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Analytical models for rock bolts. C.L*,Stillborg
Abstract
Three analytical models have been developed for rock bolts: one for bolts subjected to concentrated pull load in pullout te

sts, one for bolts installed in uniformly deformed rock masses, and one for bolts subjected to the opening of individual rock joints. The development of the models has been based on the description of the mechanical coupling at the interface between the bolt and the grout medium for grouted bolts, or between the bolt and the rock for frictionally coupled bolts. For rock bolts in the pullout tests, the shear stress of the interfaces exponentially with increasing distance from the point of loading when the deformation is compatible across the interface. Decoupling may start first at the loading point when the applied load is large enough and then propagate towards the far end of the bolt with a further increase in the applied load. The magnitude of the shear stress on the decoupled bolt section depends on the coupling mechanism at the interface. For fully grouted bolts, the shear stress on the decoupled section is lower than the peak shear strength of the interface while for fully frictionally coupled bolts if is approximately the same as the peak shear strength. For rock bolts installed in uniformly deformed rock, the loading process of the bolts due to rock deformation has been taken into account in developing the model. Model simulations confirm the previous findings that a bolt in situ has a pick-up length, an anchor length and neutral point. It is also revealed that the face plate plays a significant role in enhancing the reinforcement effect. In jointed rock masses, several axial stress peaks may occur along the bolt because of the opening of rock joints intersecting the bolt.

1. Introduction
Rock bolts have been widely used for rock reinforcement in civil and mining engineering for a long time. Bolts reinforce rock masses through restraining the deformation within the rock masses. In order to improve bolting design, it is necessary: to have a good understanding of the behaviour of rock bolts in deformed rock masses. This can be acquired through field monitoring, laboratory tests, numerical modeling and analytical studies. Since the 1970s, numerous researchers have carried out field monitoring work on rock bolts installed in various rock formations. Freeman performed pioneering work in studying the performance of fully grouted rock bolts in the Kielder experimental runnel. He monitored both the loading process of the bolts and the distribution of his monitoring data, he proposed the concepts of “neutral point” “pick-up length” and “anchor length”. At the neutral point, the shear stress at the interface between the bolt and the grout medium is zero, while the tensile axial load of the bolt has a peak value. The pick-up length refers to the section of the bolt from the near end of the bolt (on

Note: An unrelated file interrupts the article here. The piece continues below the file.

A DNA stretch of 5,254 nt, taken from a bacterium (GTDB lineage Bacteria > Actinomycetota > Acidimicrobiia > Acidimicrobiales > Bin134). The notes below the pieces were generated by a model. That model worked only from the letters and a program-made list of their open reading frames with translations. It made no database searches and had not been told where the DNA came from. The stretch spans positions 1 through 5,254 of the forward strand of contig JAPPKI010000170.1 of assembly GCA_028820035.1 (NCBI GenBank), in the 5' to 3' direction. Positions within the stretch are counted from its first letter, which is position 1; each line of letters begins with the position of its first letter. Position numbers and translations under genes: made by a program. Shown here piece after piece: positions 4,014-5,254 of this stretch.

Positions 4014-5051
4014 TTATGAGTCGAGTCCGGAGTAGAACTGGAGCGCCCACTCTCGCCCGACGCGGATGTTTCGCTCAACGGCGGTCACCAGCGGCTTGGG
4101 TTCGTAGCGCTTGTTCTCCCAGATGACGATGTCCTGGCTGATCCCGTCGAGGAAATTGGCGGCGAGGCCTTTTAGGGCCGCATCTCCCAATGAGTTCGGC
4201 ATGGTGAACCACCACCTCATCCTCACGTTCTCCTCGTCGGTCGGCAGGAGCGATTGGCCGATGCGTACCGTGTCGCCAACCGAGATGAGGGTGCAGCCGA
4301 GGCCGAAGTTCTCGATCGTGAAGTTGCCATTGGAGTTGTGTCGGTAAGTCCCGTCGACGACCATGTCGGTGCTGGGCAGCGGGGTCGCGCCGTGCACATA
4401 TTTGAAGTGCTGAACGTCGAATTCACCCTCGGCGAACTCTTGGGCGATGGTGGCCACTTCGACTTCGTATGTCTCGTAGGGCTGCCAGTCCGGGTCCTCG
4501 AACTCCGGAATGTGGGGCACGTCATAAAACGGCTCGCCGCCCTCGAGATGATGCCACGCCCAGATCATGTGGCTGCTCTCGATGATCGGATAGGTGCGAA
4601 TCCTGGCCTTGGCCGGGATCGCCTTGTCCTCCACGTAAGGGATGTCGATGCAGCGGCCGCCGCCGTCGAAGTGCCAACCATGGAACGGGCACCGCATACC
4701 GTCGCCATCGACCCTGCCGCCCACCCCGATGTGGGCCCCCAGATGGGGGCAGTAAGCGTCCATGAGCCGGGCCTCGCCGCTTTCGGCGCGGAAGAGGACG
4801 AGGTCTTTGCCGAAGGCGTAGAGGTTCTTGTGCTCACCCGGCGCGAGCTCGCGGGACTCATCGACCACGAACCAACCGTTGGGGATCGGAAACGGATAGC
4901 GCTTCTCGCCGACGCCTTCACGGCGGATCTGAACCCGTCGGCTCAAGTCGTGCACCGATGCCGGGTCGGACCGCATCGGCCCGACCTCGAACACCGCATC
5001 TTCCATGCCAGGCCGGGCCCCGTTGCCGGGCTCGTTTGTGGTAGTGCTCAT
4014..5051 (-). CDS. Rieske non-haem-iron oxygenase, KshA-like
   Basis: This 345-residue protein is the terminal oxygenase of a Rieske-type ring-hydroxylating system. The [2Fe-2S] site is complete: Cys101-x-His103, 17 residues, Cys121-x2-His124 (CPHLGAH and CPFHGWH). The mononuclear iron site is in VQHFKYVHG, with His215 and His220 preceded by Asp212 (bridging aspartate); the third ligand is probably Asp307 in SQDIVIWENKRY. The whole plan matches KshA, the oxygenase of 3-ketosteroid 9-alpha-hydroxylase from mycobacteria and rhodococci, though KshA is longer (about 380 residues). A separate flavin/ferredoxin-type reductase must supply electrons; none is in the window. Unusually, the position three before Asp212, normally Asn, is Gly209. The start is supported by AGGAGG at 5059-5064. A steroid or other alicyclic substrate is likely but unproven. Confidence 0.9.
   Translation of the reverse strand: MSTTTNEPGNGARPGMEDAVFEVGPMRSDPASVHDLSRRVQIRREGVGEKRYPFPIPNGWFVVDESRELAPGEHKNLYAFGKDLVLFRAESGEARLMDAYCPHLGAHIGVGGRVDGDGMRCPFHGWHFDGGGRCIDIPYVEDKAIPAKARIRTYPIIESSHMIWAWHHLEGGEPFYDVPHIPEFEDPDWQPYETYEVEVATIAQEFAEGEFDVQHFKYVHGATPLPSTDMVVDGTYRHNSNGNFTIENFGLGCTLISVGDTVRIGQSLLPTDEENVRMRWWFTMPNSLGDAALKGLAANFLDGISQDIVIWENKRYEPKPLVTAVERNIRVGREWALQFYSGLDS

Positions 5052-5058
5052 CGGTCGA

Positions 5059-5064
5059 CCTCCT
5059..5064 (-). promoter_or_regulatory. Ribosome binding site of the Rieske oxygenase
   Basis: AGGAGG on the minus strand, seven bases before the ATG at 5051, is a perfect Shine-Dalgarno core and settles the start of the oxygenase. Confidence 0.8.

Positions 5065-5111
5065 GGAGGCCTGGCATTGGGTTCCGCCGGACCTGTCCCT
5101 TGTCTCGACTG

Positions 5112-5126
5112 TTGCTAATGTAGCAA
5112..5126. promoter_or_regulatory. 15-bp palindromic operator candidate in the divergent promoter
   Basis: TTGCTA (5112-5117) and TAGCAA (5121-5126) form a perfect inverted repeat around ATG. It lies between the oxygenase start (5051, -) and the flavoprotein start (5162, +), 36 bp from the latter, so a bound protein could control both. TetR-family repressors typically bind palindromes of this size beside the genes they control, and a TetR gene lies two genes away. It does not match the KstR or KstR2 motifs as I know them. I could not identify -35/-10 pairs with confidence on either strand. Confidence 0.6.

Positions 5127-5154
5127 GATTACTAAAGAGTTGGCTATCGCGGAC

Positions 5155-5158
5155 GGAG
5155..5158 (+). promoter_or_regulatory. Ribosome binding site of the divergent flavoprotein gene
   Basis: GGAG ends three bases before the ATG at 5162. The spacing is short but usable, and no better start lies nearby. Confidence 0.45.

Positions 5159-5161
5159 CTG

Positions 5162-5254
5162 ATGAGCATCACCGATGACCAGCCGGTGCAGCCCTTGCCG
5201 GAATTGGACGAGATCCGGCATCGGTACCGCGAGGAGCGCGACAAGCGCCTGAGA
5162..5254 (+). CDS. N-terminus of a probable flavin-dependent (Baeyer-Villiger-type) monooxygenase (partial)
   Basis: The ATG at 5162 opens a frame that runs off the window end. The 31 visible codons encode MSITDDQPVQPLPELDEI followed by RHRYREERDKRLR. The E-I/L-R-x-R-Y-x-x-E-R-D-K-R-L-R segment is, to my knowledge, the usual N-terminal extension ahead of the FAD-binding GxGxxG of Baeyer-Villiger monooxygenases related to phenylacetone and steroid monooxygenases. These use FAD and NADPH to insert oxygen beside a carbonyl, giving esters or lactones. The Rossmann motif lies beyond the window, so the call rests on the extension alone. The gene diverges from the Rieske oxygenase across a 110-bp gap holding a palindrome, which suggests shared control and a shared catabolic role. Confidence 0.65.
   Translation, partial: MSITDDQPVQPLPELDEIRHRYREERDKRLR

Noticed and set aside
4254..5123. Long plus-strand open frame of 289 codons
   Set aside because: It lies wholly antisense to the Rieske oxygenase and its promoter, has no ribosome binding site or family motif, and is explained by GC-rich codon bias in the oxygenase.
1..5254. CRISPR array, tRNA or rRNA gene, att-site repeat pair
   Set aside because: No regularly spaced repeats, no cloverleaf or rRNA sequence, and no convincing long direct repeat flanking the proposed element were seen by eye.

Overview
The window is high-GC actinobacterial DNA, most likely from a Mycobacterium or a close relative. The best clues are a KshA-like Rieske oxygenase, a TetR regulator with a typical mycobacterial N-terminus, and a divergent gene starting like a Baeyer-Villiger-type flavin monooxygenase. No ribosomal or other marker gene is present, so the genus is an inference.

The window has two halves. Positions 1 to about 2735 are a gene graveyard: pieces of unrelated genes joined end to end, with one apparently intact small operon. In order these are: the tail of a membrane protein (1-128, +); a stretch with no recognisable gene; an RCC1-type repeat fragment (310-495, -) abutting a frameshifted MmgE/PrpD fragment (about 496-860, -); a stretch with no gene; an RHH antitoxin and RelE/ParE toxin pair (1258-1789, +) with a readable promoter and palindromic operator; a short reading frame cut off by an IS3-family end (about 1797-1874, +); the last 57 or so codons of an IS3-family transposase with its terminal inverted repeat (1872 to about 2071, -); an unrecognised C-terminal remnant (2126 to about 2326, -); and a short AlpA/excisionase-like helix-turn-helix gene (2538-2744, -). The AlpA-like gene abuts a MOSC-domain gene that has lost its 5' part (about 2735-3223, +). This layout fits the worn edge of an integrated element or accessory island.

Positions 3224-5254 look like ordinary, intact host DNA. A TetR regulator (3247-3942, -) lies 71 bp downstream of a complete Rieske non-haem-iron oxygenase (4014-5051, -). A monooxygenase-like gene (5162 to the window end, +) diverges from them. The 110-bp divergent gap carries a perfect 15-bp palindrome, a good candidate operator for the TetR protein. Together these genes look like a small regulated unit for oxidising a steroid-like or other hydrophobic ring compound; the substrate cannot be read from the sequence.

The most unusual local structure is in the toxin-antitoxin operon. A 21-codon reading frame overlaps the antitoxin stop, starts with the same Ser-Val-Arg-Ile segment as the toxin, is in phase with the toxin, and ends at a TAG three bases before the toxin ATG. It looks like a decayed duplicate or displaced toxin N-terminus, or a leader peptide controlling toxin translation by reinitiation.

the tunnel wall) to the neutral point. The shear stresses on this section of the bolt pick up the load from the rock and drag the bolt towards the tunnel. The anchor length refers to the section of the bolt from the neutral point to the far end of the bolt (its seating deep in the rock). The shear stresses on this section of the bolt anchor the bolt to the rock. These concepts clearly outline the behaviour of fully grouted rock bolts in a deformed rock formation. Bjonfot and Stephansson’s work demonstrated that in jointed rock masses there may exist not only one but several neutral points along the bolt because of the opening displacement of individual joints. Pullout tests are usually used to examine the anchoring capacity of rock bolts. A great number of pullout tests have been conducted so far in various types of rocks. Farmer carried out fundamental work in studying the behaviour of bolts under tensile loading. His solution predicts that the axial stress of the bolt (also the shear stress at the bolt interface) will decrease exponentially from the point of loading to the far end of the bolt before decoupling occurs. Fig.1(a) illustrates the results of a typical pullout test. Curve a represents the distribution of the axial stress along the bolt under a relatively low applied load, at which the deformation is compatible on both sides of the bolt interface. Curve b represents the axial stress along the bolt at a relatively high applied load, at which decoupling has occurred at part of the bolt interface. Fig.1(b) shows the axial stress along a rock bolt installed in an underground mine drift. It is seen from this figure that the distribution of the axial stress along the section close to the borehole collar is completely different from that in pullout tests. However, along the section to the far end of the bolt, the stress varies similarly to that in pullout tests. The reason
Axial stress on steel bar(MPa)
(a) 15
Decoupled section

(b)
200 150 b

10

Axial stress (MPa)

100

5 a

50

5

15

25

50

200

Distance to borehole collar(cm)

Distance to borehole collar(cm)

Fig.1 Distribution if the axial stress (a) along a grouted steel bar during pullout test, after Hawkes and Evan, and (b) along a grouted rock bolt in situ after sun

for these results is that bolts in situ have a pick-up length and an anchor length, while bolts in pullout tests only have an anchor length. It is thought that the relative movement between the rock and the bolt is zero at the neutral point. In the solution by Tao and Chen, the position of the neutral point depends only on the radius of the tunnel and the length of the bolt. That solution was implemented in the analytical models created by Indraratna and Kaiser and Hyett et.al. It seems that Tao and Chen’s solution is valid only when the deformation is compatible across the bolt interface. When decoupling occurs, the position of the

neutral point is obviously also related to the shear strength of the interface. Field monitoring and pullout tests have indicated two facts concerning the loading of a rock bolt in situ: (1) rock deformation applied a load on the pick-up section of the bolt; (2) the load on the pick-up section drags the anchor section of the bolt towards the underground opening. These two facts must be taken into account in developing analytical models for rock bolts. The aim of this paper is to develop analytical models for fully coupled rock bolts. A model for rock bolts in pullout tests is introduced first, together with a description of the theoretical background, the development of the model and an illustrative example. Two models for rock bolts in situ are then presented, one in rock masses. The details of the development of the models are summarized in the appendices.

2.Coupling between the bolt and the rock